By: Louis-Philippe Dion (PEC Product Manager)
The fourth era of industry, commonly referred to as industry 4.0, brings big changes and opportunities for the aluminum industry. It takes many forms such as the introduction of predictive maintenance. This new strategy based on data analysis brings better efficiency and cost-saving, but it hinges on the acquisition of a lot of high-quality data. This is where the will give you an edge.
Industry 3.0 transformed the industrial scene with the introduction of computers and automated systems. The old assembly lines evolved to include robots which could accomplish repetitive tasks with high precision and speed. This was made possible thanks to rapid advances in technology in the fields of electronics and computer science. This advent of automation created an increased need for preventative maintenance. Scheduled maintenance was implemented to increase the reliability of assets and ensure continued productivity.
Industry 4.0 has arrived, bringing new opportunities at every level of the global supply chain. Instead of automated systems, industry 4.0 focuses on autonomous systems. Automation means that a machine continuously repeats the exact same task giving the same output every time. Newer autonomous systems analyze large streams of data from sensors to optimize their process and reach peak productivity. Gone are the days of scheduled maintenance at set and somewhat arbitrary time intervals. Predictive maintenance schedules are based on asset conditions to optimize their lifetime while also limiting costly downtime. This means the maintenance is only performed when needed. It also means you need large amounts of high-quality data to inform your decisions.
This strategy is especially well suited for the integrity management of piping. Indeed, there are thousands of meters of insulated pipes over a smelter. Most of them are insulated which makes it challenging to reliably and rapidly assess their general condition. Unfortunately, layers of insulation which tend to trap humidity close to the pipe, coupled with hot temperatures create the perfect conditions for the formation of Corrosion Under Insulation (better known as CUI). One of the biggest challenges with CUI is its inherent unpredictability. There is often no way to tell whether CUI is present by just looking at the state of the insulation.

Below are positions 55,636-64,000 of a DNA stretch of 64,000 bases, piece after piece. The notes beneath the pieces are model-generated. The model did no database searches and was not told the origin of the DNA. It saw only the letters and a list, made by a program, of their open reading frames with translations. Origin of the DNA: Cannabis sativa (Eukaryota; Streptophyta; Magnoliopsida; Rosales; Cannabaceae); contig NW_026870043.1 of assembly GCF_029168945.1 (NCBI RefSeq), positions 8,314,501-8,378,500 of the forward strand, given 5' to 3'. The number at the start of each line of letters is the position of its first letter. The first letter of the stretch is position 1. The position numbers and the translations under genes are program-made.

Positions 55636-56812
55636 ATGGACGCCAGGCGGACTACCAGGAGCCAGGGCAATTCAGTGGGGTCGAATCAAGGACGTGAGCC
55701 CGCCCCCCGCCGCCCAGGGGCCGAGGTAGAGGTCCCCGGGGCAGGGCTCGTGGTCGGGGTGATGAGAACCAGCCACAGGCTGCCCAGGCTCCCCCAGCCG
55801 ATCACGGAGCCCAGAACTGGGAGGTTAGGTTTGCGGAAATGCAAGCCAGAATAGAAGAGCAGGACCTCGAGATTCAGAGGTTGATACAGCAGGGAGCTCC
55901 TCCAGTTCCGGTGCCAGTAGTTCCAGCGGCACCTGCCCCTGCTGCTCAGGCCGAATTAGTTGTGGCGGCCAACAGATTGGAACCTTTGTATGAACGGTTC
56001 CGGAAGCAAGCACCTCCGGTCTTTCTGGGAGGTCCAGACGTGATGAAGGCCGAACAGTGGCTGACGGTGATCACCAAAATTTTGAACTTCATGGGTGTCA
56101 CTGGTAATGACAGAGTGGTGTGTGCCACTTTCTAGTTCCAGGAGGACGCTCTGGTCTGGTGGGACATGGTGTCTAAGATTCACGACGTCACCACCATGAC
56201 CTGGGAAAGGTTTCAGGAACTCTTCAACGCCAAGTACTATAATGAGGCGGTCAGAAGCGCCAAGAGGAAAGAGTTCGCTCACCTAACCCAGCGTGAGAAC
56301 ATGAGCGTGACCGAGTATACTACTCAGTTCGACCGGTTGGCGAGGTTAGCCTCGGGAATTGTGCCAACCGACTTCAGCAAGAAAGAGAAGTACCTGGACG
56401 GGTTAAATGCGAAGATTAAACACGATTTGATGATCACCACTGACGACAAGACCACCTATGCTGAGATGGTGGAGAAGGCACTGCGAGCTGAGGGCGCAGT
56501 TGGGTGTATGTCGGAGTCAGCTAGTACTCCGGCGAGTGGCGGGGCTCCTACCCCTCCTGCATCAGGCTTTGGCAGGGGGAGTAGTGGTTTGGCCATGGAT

Currently, the most common Non-Destructive Testing (NDT) techniques used to monitor corrosion are Ultrasonic Testing (UT) spot thickness checks and digital radiography. The UT spot check gives an accurate measurement on a specific point. However, the measurement needs to be made on the bare surface of the pipe, meaning that one must first remove the insulation. This crucial step can prove expensive and may necessitate a shutdown of the equipment, resulting in added costs. In other situations, the presence of asbestos makes it even more challenging to remove. Both digital radiography and UT measurement fail to provide the full picture of the asset.
To make cost effective decisions with a predictive maintenance strategy, you need to know the condition of the whole asset, not just the few spot checks positions. This is where Lyft comes to the rescue. The state-of-the-art Pulsed Eddy Current (PEC) inspection system provides a full coverage assessment of asset integrity without the need to remove insulation. PEC is an electromagnetic inspection technique that can detect wall loss on ferromagnetic structures such as carbon steel and cast iron. This includes most pipes, vessels, and storage tanks present at aluminum smelters.
Pulsed eddy current is one of the most versatile NDT techniques on the market. It can measure the remaining thickness of a component under insulation. This insulation can take many forms such as mineral wool with an aluminum cladding or a composite wrap. PEC can also scan through thick concrete. This technique allows you to scan the asset while it is in-service without any surface preparation. Specialized accessories allow scans in contact with hot components up to 120°C (250°F).
To put the capabilities of the Lyft system into perspective, we offer an example of CUI assessment on pipes. Consider a 6-inch (168mm) pipe schedule 40 (WT: 0.280in; 7.1mm) with 2 inches (50mm) of mineral wool and 0.04 inch (1mm) of aluminum cladding. Based on typical scan speeds and acceptable efficiency, a section of 82 feet (25m) is scanned in roughly 10 minutes, excluding setup and calibration time. What brings such high productivity is Eddyfi Technologies’ unique array probe. In the previous example, the entire circumference of the pipe is scanned in just two passes with the PECA-6CH-MED probe allowing 18 inches (457mm) of coverage on a single pass. With a resolution of 3 inches by 1.5 inches the inspection gives you a total of more than 1,200 datapoints on the 82-foot section of pipe. At this liftoff and with this probe, the smallest detectable defect for a 30% wall loss defect is 3 inches in diameter. This rapid, full coverage inspection provides better insight than what a series of UT spot check through port holes ever could.